a natural fit
Going to work can be a chore for pet parents, but your dog might disagree. In fact, four-legged friends who aren't suitably occupied may take it upon themselves to get a job — like rearranging your flower bed!
While some of these canine hobbies are merely a messy nuisance, others can be dangerous for people and pets alike. Chasing moving objects is as instinctual for some dogs as other common behaviors, such as barking, marking territory or digging. Without the proper outlets, these dogs could end up chasing cars, cyclists, skateboarders or rollerskaters — “jobs” that can land them in the vet clinic.
Teaching a dog to stop doing what he’s been selectively bred to do over many generations can be difficult. Using physical barriers, such as fencing your pet to prevent access to passing cars, is a short-term solution, but your pup will be happier if you account for his instincts instead.
First, consider your dog’s breed. Is he a retriever? A scent hound? A sight hound? Choose activities and games that match his natural impulses. If you have a mixed-breed dog and aren’t sure of his lineage, let his behavior be your guide. Study his natural tendencies and go from there.
Here are some suggestions to help your dog safely satisfy his instincts, while having a little fun:
terriers were used historically for hunting vermin — burrowing tunnels to seek and destroy. Consider designating a section of your yard as a digging pit for these feisty hunters, or hide toys in a sandbox and have them “find it!”
spaniels and retrievers love to chase and grab. Playing a game of fetch satisfies both of these instincts. If you have a water-loving hound, up the ante by moving your game to the lake or shore.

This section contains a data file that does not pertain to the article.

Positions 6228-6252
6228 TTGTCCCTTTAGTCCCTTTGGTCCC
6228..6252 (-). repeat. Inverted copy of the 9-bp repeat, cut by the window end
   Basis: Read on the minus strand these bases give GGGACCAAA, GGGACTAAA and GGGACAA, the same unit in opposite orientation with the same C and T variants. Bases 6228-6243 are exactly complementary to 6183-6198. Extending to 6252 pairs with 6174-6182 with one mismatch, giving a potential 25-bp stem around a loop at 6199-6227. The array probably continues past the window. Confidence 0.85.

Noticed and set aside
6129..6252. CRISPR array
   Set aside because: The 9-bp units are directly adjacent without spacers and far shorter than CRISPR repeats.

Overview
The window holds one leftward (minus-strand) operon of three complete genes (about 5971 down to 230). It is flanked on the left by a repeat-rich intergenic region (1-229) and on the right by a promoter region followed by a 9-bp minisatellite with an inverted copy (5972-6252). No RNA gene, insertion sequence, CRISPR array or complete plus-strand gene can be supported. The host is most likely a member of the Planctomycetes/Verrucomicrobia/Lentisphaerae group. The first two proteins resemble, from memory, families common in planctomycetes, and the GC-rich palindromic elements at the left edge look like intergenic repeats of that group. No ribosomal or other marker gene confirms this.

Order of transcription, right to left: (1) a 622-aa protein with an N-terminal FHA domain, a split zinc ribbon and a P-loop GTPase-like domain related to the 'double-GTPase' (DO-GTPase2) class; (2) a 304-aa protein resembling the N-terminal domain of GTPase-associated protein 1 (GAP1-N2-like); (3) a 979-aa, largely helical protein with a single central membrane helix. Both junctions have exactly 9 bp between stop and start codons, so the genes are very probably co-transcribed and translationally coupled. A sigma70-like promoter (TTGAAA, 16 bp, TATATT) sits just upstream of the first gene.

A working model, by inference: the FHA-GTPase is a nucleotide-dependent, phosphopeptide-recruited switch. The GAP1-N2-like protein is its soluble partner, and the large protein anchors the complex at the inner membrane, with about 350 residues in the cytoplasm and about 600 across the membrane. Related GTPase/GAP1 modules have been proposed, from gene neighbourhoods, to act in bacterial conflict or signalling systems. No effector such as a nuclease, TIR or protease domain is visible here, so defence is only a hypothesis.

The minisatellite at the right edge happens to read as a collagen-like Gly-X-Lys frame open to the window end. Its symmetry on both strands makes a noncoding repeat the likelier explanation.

scent hounds love working their noses. You can set up treat hunts inside or outside, or you can teach your dog how to track your own scent. Competitive tracking events are a fun way for your dog to use his natural abilities.
Visit www.akc.org/events/tracking to learn how to get started!
herding dogs, like shepherds and collies, would love Treibball, or “Push Ball,” a game in which giant fitness balls of different colors and sizes serve as a flock to “herd” into a soccer goal. You could easily create your own set at home, and train your herder to play! Visit www.americantreibballassociation.org to learn more.
Providing your dog with the opportunity to tap into his talents will leave him feeling happy and fulfilled, but be sure to set limits. Too much of a good thing can be hazardous if instinctual play spills over into everyday life. Designate specific areas and times for these types of activities, and be clear with your boundaries. With a little work, you can help your dog find a job that he — and the rest of the family — can enjoy!